How To Fix
Over time, coffee beans lose their flavor and become stale. To avoid this, use fresh coffee beans roasted within the last few weeks.
If you’re unsure how old your beans are, try brewing a small batch with a new bag to see if it makes a difference.
Pro Tip: If you have already made a cold brew with old beans, there’s no need to toss it out. Just add a bit of sugar or milk to help mask the sourness. And next time, be sure to use fresher beans!
7. You Might Be Using the Wrong Storage Container
The container you use for storage can make all the difference in taste when it comes to cold brew. If you’ve been using the same container for storage and your cold brew has been tasting weird, it might be time to switch things up. So, how are you storing your cold brew concentrate?
Oxygen is one of the main enemies of coffee freshness. And when you’re going to make your cold brews in large batches, it’s obvious to store them in a proper container to avoid the oxidation process.
How To Fix
Here are a few things to keep in mind when choosing a storage container for your cold brew:
- Glass is the best material for storing cold brews because it doesn’t interact with coffee like other materials.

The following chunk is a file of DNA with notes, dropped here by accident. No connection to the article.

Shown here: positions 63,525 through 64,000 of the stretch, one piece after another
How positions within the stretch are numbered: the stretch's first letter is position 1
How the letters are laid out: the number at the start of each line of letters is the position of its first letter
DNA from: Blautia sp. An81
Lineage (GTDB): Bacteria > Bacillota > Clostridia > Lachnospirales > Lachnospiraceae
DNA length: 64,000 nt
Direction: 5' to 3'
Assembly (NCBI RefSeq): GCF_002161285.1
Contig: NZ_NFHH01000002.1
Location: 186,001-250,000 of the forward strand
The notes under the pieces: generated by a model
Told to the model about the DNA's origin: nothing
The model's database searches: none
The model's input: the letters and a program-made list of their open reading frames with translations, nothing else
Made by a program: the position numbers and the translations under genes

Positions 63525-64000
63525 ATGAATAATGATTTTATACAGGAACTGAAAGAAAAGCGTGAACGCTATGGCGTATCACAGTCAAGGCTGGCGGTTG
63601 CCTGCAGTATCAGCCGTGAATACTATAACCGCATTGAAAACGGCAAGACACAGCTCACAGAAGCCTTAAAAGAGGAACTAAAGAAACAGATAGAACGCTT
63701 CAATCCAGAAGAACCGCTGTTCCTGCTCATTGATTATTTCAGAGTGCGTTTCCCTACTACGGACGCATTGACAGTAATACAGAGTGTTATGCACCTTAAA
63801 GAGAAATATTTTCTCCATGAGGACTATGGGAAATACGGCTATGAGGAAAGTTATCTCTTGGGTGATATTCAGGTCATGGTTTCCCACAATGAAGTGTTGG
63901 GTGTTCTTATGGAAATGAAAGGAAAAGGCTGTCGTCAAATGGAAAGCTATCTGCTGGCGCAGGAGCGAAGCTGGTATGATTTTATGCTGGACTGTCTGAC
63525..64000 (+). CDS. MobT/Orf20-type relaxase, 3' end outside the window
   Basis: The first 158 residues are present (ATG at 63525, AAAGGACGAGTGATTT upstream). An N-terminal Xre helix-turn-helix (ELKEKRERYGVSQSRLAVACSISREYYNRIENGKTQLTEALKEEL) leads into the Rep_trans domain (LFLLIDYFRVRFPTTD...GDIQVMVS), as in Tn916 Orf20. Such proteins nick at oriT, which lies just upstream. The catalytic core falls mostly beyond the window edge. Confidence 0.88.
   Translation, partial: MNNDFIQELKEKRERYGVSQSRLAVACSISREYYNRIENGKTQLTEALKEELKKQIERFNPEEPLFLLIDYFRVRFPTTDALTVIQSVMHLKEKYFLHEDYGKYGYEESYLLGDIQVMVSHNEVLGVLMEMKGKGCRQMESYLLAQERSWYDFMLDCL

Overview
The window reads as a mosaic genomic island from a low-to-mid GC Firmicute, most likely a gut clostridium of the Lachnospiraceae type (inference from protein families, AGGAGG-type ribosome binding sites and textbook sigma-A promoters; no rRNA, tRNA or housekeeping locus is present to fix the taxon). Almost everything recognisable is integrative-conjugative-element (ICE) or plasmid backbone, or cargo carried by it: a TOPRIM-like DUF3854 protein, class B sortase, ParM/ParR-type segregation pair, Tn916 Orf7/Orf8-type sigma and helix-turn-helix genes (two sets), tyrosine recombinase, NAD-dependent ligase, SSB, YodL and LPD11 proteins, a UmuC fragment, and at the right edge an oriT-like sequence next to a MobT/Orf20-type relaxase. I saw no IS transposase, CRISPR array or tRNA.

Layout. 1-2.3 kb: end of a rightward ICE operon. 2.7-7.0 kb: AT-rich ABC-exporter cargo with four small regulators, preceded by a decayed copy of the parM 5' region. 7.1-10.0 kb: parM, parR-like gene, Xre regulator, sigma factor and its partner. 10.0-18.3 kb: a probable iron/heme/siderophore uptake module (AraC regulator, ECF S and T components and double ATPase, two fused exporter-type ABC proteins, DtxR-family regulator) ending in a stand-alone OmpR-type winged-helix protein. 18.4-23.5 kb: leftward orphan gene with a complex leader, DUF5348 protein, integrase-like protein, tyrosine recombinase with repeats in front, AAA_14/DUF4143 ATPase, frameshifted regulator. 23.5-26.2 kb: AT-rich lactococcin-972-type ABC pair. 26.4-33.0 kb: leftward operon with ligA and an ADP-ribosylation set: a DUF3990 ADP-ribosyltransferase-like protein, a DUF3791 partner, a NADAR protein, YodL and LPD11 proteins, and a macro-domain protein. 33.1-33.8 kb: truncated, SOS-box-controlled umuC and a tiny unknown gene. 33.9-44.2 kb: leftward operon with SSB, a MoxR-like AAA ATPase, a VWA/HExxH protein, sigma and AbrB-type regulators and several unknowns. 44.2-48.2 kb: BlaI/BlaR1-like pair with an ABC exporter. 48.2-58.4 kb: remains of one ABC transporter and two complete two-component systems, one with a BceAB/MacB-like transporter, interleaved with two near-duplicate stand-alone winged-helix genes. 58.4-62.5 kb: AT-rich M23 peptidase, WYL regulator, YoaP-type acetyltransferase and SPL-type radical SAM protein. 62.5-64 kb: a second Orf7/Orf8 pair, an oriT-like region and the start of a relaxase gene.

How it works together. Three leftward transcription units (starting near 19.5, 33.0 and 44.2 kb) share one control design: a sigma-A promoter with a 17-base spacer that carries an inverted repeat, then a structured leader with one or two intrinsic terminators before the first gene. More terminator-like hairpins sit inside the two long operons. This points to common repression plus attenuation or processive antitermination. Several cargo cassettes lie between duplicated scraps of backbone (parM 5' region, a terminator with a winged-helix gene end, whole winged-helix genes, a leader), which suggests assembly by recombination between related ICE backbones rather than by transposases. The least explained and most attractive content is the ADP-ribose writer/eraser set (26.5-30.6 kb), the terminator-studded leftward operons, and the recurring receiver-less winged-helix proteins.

- Make sure to choose a big container to hold all your cold brews, so you don’t have to worry about running out.
- Lastly, select an opaque container, as this will keep light out, which can affect the taste of your coffee.
I recommend using the County Line Kitchen Mason Jar (available on Amazon). This high-quality glass brew maker comes with a stainless steel filter and a leakproof, easy-to-use pouring lid.
For coffee enthusiasts, there’s nothing quite like a cold brew. If your cold brew is tasting weird, don’t despair! There are a few possible causes and fixes.
If you’re using too much coffee or not enough water, it can throw off the flavor balance.
A coarse dark roast grind will produce a more intense flavor, while a medium grind will be milder.
Stale coffee beans can also cause that weird taste.
You can make a delicious cold brew that rivals your favorite coffee shop—with some educated troubleshooting!